In the Samsung booth, you could watch Ultra HD content with HDR as broadcast over the air...

In the Samsung booth, you could watch Ultra HD content with HDR as broadcast over the air…

 

...or you could see it streaming from YouTube.

…or you could see it streaming from YouTube.

Now, a lot of what I’ve just described is still in the building stages. Only a handful of HDR Ultra HDTVs are available right now, and only Samsung’s HDR Blu-ray player is on store shelves. I don’t know of any streaming content providers that are formatting programs in HDR, although Netflix and Amazon Prime are streaming 4K video. There aren’t any 4K cable channels at present, nor are any broadcast networks transmitting 4K shows.

But they’ll all catch up over time. They key is to have an Ultra HDTV that supports HDR and WCG playback, preferably one with both HDMI 2.0a (HDR) and DisplayPort 1.4 inputs. The former interface is already supported, although on a limited basis, while the latter was just announced a week ago.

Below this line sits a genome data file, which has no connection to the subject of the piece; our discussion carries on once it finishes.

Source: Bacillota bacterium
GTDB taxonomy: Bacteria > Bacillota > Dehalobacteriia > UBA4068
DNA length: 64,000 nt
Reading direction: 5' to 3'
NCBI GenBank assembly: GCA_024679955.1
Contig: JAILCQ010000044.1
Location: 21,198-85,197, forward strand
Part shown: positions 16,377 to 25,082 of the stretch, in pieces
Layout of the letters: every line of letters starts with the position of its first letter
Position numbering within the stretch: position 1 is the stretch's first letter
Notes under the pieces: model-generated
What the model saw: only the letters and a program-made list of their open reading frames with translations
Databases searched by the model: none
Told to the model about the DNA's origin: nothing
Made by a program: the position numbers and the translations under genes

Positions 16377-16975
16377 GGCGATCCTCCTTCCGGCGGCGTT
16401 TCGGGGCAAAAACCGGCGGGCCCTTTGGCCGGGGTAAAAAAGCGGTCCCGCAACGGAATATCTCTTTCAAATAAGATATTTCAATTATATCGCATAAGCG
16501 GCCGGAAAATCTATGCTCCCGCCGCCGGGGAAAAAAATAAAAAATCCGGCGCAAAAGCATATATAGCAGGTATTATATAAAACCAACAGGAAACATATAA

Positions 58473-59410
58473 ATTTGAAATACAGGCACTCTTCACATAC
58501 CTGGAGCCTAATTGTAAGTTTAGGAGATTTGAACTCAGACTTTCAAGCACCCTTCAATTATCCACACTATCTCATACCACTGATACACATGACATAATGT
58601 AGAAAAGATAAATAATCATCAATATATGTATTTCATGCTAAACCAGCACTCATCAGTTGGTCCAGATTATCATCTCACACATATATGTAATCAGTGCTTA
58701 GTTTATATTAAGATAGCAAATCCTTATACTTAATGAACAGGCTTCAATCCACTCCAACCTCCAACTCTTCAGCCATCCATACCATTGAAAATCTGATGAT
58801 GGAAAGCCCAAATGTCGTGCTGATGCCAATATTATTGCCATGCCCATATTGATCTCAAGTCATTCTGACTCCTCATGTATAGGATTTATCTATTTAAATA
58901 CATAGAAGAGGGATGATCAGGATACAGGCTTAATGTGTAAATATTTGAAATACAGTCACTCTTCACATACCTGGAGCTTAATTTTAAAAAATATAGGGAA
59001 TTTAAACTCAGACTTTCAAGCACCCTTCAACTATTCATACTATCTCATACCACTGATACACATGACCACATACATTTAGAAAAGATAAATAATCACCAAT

And that brings me back to my original premise – if you are considering the purchase of a new Ultra HDTV, you’d be smart to wait until the end of the year or even until mid-January when TV prices are historically their lowest. And check to make sure your new set supports HDR through ALL inputs, not just the HDMI connection.

By then, you’ll have a much larger menu of HDR content choices, and of course you can still enjoy watching SDR 4K content. (And by then, you’ll see that big-screen Full HD sets have largely disappeared from store shelves anyway!)

CES 2016 In The Rear View Mirror

I’m a little less than a week back from one of the world’s largest trade shows, the 2016 International CES. According to press releases from the Consumer Technology Association (CTA), the new name for the Consumer Electronics Association, upwards of 170,000 people attended the show this year, which was spread out over several venues in Las Vegas.